So it turned out that there were a number of things that would benefit me from the D3 after all. There has been a lot of discussion on various forums about Nikon's choice to use only 13MP on the full frame sensor, rather than the 20+MP that Canon is currently pushing. However this is where the beauty of the D3 lies - because there are less pixels in the larger sensor size, the individual pixels are bigger, and thus able to gather more light. Which is why the D3 is able to deal with low light conditions so well.

The Video Nasties

To put this to the test, I took the D3 out for it's first serious work out at the London Calling concert in the Paradiso in Amsterdam. This is a twice annual festival where new bands come over from the UK to try out their sound in front of the Amsterdam music crowd. The gig is split over two rooms, and as one band finishes playing in the 'grote zaal', another band starts upstairs in the 'kleine zaal'. Over the two nights there are over 20 bands playing, so more than enough opportunity to try out my new toy.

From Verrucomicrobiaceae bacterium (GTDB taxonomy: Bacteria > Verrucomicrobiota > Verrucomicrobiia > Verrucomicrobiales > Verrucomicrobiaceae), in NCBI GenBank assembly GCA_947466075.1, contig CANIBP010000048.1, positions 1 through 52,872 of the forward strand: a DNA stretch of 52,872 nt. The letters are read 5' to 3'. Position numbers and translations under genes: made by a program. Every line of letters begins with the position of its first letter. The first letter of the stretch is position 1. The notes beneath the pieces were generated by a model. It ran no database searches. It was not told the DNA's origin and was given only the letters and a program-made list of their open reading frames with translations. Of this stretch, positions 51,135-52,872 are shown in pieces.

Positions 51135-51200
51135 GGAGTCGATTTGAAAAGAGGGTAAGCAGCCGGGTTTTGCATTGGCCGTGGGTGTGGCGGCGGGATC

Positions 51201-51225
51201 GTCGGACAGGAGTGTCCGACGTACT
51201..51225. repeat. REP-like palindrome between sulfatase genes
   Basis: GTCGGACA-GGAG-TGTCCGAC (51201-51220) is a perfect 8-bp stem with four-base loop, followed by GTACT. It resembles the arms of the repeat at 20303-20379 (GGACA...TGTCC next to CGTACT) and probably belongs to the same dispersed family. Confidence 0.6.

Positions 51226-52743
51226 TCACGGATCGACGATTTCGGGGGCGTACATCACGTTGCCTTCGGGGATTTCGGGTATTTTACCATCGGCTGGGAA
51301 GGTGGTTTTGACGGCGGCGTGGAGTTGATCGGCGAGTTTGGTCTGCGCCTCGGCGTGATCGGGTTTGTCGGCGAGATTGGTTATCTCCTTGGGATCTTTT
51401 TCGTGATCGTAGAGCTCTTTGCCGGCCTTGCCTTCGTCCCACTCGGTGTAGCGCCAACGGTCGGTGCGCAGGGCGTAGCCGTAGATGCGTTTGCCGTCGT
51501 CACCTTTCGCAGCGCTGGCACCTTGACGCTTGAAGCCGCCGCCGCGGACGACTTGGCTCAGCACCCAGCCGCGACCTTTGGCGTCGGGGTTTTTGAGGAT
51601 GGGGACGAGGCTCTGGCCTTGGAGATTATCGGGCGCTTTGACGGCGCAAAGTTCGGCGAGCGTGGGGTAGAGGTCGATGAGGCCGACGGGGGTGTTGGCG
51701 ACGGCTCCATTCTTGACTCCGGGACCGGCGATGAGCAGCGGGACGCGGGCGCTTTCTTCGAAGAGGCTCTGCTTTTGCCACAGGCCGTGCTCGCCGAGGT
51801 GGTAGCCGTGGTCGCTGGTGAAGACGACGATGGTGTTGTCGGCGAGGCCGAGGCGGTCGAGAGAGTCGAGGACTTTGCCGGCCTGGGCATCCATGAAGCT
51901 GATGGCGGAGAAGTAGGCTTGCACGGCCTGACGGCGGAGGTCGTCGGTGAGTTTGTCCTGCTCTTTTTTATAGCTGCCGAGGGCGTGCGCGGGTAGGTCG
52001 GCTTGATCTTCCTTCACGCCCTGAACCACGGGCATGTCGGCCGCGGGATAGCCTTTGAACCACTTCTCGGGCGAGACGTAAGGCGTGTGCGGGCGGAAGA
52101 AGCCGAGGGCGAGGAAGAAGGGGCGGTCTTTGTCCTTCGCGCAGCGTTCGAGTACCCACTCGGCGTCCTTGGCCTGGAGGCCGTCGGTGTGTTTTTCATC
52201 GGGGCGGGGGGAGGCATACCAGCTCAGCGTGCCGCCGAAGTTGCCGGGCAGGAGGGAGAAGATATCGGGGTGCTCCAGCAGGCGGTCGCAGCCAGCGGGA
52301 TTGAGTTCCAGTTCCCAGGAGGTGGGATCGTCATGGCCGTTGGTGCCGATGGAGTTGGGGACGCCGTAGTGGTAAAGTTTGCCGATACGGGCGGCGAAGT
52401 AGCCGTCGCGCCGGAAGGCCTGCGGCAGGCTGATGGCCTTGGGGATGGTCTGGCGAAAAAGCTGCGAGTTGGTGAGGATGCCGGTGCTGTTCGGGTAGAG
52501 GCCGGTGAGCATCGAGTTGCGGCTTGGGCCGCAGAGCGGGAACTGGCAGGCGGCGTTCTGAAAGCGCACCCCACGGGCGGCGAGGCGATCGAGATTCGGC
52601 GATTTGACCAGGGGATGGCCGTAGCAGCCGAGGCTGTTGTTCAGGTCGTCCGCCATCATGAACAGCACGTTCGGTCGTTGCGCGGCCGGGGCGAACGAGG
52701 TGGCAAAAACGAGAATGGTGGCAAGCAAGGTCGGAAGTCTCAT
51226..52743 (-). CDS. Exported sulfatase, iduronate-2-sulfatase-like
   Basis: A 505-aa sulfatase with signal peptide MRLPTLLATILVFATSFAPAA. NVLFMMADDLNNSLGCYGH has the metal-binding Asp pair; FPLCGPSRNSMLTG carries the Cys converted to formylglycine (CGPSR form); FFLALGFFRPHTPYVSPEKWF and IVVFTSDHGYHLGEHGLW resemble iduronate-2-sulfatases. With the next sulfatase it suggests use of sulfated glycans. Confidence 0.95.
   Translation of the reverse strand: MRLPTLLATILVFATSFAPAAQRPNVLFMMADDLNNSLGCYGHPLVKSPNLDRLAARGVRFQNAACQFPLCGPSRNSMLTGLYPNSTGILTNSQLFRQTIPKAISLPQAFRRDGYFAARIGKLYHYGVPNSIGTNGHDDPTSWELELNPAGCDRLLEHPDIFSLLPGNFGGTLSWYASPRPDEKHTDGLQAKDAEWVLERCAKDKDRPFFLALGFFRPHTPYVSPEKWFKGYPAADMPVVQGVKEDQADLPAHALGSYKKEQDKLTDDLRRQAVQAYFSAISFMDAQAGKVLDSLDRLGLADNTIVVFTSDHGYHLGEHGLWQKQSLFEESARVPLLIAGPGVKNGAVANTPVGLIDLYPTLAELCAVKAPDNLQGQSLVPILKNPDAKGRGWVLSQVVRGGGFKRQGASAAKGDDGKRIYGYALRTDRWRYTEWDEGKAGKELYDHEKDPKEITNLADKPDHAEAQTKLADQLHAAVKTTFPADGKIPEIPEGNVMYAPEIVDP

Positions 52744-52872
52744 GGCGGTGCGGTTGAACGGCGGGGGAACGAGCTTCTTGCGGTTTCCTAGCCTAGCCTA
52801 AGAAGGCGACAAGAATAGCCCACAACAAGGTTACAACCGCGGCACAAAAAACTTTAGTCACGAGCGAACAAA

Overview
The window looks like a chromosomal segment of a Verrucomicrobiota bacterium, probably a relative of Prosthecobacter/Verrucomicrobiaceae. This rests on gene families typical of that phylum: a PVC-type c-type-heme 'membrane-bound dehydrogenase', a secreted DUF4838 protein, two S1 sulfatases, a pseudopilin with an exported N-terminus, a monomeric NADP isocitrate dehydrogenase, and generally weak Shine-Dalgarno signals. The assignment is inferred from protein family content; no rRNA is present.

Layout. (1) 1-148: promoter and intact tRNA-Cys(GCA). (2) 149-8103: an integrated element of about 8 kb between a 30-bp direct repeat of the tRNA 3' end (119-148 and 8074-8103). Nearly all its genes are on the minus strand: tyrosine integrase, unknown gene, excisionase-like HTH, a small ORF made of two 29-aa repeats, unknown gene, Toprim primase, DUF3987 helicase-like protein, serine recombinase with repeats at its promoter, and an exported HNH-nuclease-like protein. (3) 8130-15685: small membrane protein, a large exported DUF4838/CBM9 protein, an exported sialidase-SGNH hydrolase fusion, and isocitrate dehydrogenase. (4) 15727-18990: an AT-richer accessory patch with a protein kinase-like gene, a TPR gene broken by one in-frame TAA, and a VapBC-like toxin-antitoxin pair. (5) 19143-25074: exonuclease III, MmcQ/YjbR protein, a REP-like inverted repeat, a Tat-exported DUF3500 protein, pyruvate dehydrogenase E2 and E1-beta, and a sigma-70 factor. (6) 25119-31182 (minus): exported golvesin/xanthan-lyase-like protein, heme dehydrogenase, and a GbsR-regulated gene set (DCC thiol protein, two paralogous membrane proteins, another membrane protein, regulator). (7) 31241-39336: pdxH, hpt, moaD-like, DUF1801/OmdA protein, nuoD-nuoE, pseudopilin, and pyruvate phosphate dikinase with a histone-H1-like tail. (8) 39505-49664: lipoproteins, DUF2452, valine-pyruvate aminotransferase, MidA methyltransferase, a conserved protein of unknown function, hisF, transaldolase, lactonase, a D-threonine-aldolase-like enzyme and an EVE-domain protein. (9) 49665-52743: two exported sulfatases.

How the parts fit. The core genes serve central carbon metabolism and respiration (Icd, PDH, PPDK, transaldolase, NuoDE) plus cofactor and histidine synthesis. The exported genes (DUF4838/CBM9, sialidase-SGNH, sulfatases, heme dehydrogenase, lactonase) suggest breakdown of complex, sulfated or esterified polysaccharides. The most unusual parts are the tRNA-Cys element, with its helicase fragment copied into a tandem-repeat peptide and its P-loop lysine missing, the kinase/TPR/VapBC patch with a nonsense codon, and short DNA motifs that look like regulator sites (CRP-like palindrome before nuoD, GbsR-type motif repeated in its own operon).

Pete and the Pirates

On a whole, I was very happy with the results. On the first evening, in my humble opinion, the lighting conditions were not so good, so I was forced to shoot between 2000 and 4000 iso for the whole evening. And the D3 didn't bat an eyelid. The following shot, of the Mystery Jet's guitarist, was taken at 4000iso, and noise is barely evident.

Mystery Jets

The lighting was improved for the second evening, and I was able to shoot most of the concerts at 1600iso, so the results were understandably clearer. As an example, the first two concert shots in this review were shot at 1600iso. If a professional concert photographer, or other sort of low light photographer, was looking for a new camera, I would have no worries in recommending the D3 for this kind of work.